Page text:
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IATA promises 'relentless' anti-protectionist campaign

Posted 14 March 2017 · Add Comment

ABU DHABI: IATA has committed to relentlessly “speaking, informing, educating, proposing and lobbying” governments against protectionist stances and has already raised its concerns with authorities in European and in a meeting with the new US administration, reports Barbara Saunders.

The authority’s stance against protectionism was spelt out today at the World Cargo Symposium in Abu Dhabi where IATA Director General and CEO Alexandre de Juniac said: “Proposal or measures planned by some governments raise barriers for trade.”

In its meeting with the Trump administration, de Juniac said IATA “provided advocacy for open border for trade and people because it fuels growth and prosperity and allows people to live better lives.”

In his Symposium keynote address, de Juniac said all in the air cargo industry should “all be concerned about the protectionist rhetoric that is spreading. Aviation is the business of freedom. The industry is premised on borders that are open to people and trade. That is at the heart of the important role that we play in globalization. Some hold the view that globalization has not benefitted all equally. But the important role that globalization—with the help of aviation—has played in lifting hundreds of millions of people from poverty is undeniable. By value, a third of the goods traded internationally are delivered by air cargo. We can be proud of the role global supply chains play to connect developed and developing markets. And we must join forces to remind governments of the benefits of globalization.”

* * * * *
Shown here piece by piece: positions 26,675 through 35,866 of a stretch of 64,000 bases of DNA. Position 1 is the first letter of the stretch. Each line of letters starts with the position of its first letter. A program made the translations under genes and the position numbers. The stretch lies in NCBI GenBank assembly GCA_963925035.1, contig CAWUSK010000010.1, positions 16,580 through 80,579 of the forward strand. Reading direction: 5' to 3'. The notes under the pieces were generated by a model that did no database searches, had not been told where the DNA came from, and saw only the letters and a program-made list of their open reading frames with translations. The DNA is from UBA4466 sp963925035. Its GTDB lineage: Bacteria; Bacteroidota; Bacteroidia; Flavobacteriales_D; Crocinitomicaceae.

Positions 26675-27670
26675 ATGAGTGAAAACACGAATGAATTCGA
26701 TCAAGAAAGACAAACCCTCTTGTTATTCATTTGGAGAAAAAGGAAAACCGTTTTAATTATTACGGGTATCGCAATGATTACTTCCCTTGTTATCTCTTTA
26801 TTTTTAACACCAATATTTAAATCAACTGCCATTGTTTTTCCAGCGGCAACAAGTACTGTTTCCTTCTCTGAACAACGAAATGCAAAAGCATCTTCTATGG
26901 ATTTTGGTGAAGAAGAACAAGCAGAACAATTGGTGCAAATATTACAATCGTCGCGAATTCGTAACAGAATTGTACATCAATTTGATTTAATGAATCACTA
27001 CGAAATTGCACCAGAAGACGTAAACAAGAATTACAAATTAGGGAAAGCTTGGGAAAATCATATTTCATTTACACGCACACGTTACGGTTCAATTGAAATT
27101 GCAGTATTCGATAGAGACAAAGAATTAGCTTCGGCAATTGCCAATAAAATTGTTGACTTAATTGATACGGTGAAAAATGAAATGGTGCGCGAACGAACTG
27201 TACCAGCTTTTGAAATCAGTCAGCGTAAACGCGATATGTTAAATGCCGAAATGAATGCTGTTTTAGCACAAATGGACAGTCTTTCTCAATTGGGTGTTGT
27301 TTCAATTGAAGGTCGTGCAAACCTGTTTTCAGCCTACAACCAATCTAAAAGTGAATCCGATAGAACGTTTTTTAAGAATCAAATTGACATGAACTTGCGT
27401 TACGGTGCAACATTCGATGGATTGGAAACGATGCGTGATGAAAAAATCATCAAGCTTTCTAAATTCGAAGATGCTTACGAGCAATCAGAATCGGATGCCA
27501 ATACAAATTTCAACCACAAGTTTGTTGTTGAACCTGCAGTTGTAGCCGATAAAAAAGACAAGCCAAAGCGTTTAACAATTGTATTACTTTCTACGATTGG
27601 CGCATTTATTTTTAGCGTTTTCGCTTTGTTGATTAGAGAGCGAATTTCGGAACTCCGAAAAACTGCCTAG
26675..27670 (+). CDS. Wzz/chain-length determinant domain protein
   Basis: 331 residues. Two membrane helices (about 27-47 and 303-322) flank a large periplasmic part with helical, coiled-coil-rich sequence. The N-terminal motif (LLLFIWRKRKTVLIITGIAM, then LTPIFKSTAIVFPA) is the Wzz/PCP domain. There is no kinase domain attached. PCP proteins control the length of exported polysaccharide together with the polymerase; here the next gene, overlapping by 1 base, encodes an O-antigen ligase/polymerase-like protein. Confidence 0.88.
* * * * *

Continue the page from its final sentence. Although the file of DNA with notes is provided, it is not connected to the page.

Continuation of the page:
Meeting journalists on the side lines of the Symposium, the IATA CEO said the organisation predicted a dip in growth for Middle East carriers below their 2016 and 2015 performance. “This is because there are some negative headwinds (pressure on capacity and yields) and among them is the protectionist rhetoric.”

However, de Juniac said the industry overall was “meeting at a time of cautious optimism—which is far too rare in the air cargo industry. After several years of virtually no growth, we are starting to see demand pick up. Freight volumes began to grow in the second half of 2016. And the momentum is carrying over into this year with January demand rising nearly 7% over the previous year.”

Among positive forces supporting growth, the IATA CEO cited strong export orders, double-digit growth in e-commerce and the huge potential within the high-value specialised cargo sector.

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